DENVER (AP) Gov. Bill Owens threatened Monday to veto a measure that would require insurance companies to charge the same copayment for prescription drugs picked up at a pharmacy as for those ordered by mail.
Owens contended the bill would make it financially unfeasible to buy medicine by mail in Colorado, which would hurt older citizens on fixed incomes who rely on mail deliveries, which typically are cheaper.
"It's a bill I have strong concerns about, meaning it may be headed for a veto," Owens said during an interview on KOA-AM radio.
Collon Kennedy, a spokesman for the Public Employees Retirement Association representing more than 40,000 state employees, said if the bill were enacted into law, the cost of medication would rise for everyone.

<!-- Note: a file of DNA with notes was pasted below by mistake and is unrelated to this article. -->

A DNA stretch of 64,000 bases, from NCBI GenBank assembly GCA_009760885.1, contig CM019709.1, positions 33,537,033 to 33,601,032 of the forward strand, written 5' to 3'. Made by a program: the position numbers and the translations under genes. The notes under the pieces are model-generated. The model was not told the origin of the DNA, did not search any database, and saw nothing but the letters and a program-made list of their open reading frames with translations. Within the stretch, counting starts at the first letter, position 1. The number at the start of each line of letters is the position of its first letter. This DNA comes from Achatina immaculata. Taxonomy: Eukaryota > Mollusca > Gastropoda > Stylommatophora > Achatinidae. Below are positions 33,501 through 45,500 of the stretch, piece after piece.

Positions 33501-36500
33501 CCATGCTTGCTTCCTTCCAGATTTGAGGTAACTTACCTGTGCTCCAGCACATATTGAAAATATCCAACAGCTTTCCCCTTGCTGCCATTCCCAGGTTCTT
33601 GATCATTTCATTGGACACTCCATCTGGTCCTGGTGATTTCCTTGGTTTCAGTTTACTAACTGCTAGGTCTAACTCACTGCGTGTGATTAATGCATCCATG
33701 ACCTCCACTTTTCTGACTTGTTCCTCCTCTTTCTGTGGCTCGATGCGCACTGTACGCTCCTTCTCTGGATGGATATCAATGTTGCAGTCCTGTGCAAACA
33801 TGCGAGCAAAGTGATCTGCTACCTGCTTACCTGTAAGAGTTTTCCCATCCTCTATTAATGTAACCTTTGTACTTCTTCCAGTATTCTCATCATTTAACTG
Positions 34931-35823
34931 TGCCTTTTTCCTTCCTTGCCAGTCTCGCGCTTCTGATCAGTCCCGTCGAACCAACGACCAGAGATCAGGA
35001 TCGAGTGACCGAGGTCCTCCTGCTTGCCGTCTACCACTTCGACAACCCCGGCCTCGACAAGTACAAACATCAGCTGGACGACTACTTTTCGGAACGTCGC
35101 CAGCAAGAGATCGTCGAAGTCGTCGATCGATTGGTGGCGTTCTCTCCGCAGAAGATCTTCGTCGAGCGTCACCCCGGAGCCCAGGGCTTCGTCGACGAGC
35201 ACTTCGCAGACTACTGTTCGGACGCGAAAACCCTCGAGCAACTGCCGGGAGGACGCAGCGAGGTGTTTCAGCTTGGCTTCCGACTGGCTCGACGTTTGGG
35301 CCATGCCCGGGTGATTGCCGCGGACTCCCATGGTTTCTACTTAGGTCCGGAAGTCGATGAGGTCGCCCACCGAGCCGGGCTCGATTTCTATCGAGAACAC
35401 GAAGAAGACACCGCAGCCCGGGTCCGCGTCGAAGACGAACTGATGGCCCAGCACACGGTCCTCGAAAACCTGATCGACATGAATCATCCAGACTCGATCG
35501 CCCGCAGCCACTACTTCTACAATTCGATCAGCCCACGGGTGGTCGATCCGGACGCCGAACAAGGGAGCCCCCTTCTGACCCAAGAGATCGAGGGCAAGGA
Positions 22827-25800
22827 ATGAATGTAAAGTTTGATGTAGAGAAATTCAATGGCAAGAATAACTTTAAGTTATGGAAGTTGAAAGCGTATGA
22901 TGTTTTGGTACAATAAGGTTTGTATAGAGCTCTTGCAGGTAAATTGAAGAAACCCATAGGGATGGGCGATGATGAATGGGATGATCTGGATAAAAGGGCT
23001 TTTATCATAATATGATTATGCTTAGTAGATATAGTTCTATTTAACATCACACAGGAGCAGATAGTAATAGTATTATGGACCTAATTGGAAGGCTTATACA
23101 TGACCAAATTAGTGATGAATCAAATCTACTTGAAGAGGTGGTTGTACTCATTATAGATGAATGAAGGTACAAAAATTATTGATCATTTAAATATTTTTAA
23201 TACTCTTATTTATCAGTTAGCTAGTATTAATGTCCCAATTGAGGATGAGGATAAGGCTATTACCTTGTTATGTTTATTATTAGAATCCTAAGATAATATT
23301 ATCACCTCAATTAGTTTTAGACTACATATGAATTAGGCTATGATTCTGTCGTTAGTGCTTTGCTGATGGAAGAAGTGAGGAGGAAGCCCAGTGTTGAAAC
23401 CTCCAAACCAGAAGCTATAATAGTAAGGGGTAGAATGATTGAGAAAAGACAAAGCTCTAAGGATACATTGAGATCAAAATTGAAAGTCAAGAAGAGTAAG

"The system now allows us to negotiate with a mail order provider for a cheaper cost. Our insurance carrier gives us an incentive to go to mail order because it has a cheaper rate," Kennedy said.
Mark Kinney, executive director of Rx PLUS Pharmacies, a pharmacy trade organization, said independent pharmacists support House Bill 1320 because they pay rent, respond to emergency requests for medication and provide advice to customers.
Insurance companies allow clients who opt for mail drug delivery to pay two copayments for three months instead of three co-payments, one for each month's worth of medication.